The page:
Review: Logitech Internet USB 350 Keyboard

I bought a new keyboard for my computer because my old one was dirty. Well, also I wanted some more buttons on the keyboard, because I like the extra buttons my work keyboard has. Unfortunately the keyboard manufacturers have decided that new keyboards should have a different layout than old keyboards; they have changed the Insert/Home/Del/End/PageUp/PageDown layout so that instead of two rows with three columns, it's three rows with two columns. This annoys me to no end, as does Microsoft's newer keyboards where the function keys are in groups of 3 instead of 4 (on those keyboards the "function" doesn't even work unless you turn on "function lock"... yeesh). Anyway, my obstinate need for an old-school layout limited my choices of keyboard to the Logitech 350 USB ("I bought this keyboard because I had no other choice," he said. But you could also read it as: "This was the best keyboard I found, no other would meet my high standards").

The keyboard itself is nice, for a cheap $20 keyboard. It came with a mouse, which I will discuss later, and thus for that price you can easily justify replacing your old hardware with new gear that looks sleek (because it's black instead of beige). The keys on the keyboard feel nice and it is relatively quiet. There isn't much to say for or against the keyboard; it has 104 standard keys, in the traditional layout, and it also has eight special keys, for launching common programs and controlling the sound/music.
The mouse is a basic wheel mouse with a slight twist: the mouse wheel can tilt left and right, for left/right scrolling. Otherwise it's a simple mouse with two buttons. The mouse feels smaller in my hand than my previous mouse, which will take getting used to, and the mouse wheel is very hard to click as a third button compared to my old mouse. We'll see if I keep this mouse or go back to my classic Wheel Mouse. One other advantage the new mouse has is that it works better on a bare surface than my old mouse. Some optical mice work poorly on some surfaces; my Microsoft mouse at work hates mousepads and my Wheel Mouse hated my desk at home; the new mouse seems at home on my desk or on the mousepad.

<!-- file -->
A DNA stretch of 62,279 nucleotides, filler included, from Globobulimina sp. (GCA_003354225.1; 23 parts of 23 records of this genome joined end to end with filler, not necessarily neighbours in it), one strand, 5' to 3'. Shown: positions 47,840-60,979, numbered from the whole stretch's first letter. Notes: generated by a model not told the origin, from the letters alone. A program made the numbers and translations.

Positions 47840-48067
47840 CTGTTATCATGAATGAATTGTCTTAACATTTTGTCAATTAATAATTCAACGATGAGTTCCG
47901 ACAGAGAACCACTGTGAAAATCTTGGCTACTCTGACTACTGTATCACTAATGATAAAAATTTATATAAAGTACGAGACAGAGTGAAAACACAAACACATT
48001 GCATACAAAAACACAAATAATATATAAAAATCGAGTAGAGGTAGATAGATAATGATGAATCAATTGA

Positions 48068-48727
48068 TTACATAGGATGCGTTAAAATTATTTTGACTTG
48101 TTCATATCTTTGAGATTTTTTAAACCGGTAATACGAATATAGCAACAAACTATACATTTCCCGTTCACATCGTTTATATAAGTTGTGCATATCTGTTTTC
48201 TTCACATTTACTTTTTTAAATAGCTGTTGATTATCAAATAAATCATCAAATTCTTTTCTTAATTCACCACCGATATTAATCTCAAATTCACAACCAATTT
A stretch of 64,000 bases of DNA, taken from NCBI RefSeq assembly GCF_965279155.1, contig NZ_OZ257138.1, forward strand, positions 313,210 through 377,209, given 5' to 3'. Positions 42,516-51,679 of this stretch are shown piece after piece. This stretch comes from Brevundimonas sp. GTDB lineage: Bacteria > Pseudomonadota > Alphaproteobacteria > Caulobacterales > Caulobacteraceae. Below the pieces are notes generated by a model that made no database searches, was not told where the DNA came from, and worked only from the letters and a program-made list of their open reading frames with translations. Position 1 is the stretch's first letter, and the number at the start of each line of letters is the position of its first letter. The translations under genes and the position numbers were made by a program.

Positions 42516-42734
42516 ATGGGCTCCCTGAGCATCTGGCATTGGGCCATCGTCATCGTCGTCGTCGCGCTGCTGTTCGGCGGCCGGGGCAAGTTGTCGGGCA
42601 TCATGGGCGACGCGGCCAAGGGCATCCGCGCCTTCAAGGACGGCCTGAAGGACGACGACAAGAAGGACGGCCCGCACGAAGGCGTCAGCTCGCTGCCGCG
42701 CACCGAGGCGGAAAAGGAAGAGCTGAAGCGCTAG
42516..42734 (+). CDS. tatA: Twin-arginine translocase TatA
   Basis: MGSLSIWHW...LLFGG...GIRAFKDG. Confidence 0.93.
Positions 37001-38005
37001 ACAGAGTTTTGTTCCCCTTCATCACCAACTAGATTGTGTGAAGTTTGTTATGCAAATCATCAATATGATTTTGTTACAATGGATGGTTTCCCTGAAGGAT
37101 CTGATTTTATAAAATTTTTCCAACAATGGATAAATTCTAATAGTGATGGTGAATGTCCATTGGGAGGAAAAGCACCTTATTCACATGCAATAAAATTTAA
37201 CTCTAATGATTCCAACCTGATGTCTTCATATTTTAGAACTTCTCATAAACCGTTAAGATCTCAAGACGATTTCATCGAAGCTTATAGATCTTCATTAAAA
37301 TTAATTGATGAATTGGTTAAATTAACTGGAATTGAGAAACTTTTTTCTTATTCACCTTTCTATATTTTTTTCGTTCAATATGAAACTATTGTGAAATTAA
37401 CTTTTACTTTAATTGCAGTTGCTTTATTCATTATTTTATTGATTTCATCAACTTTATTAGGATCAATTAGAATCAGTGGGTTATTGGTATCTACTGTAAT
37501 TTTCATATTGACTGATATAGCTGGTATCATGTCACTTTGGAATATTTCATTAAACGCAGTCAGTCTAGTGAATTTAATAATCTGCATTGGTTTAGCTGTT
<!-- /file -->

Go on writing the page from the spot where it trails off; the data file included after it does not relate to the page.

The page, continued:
The hardware is fine, but unfortunately it seems that for this el-cheapo keyboard Logitech has decided that users will never need to customize the functionality of the extra keys. The extra keys are split, four on the left and four on the right. On the right are the application-starter keys with icons under them: a music note, an envelope, a house, and a calculator. These keys are hard-coded to open your system's default media player, your system's default mail client, your system's default browser, and windows calculator. On the right are the four keys that control playing/pausing music, and volume down, up, and mute. It's natural that the play/pause and volume controls would be hard-wired but lots of people would like to re-program the four program starters. I, for one, never use the calculator and would rather have some other program bound to that key. Also I don't use the default mail application, and lots of other people don't either; I use a remote mail application and lots of people use Gmail or hotmail or something similar. These people are not served by a mail button that starts Microsoft Outlook Express. Finally many people have some utility program that they use often, like notepad, which isn't one of these four blessed applications. Is it too much to ask that we can change what these buttons do? My keyboard at work is an older Logitech Internet keyboard and it can re-program all the buttons.
The situation isn't made any better by the fact that the Logitech software which ostensibly lets you configure the keyboard doesn't actually show any configuration options: the only tabs on the display are for the mouse and the "help" and "taskbar icon options". Real friggin' useful, Logitech. The help file for this software (it's called SetPoint) talks about how to reprogram the buttons, and indicates that there should be a keyboard tab on your settings page, but no such tab appears in the software. It's like they're taunting you with what you could have had if you hadn't bought the cheap keyboard. You don't need the software to use the mouse and keyboard, but you do need it to use the extra keys or the tilting mouse wheel. My verdict is that the software for this keyboard gets zero stars.
Thankfully, Linux is where I spend most of my time and there are zillions of ways to configure the buttons. I think I'll configure the "calculator" button to launch Solitaire. Tomorrow's post will detail the Linux configuration for this keyboard.

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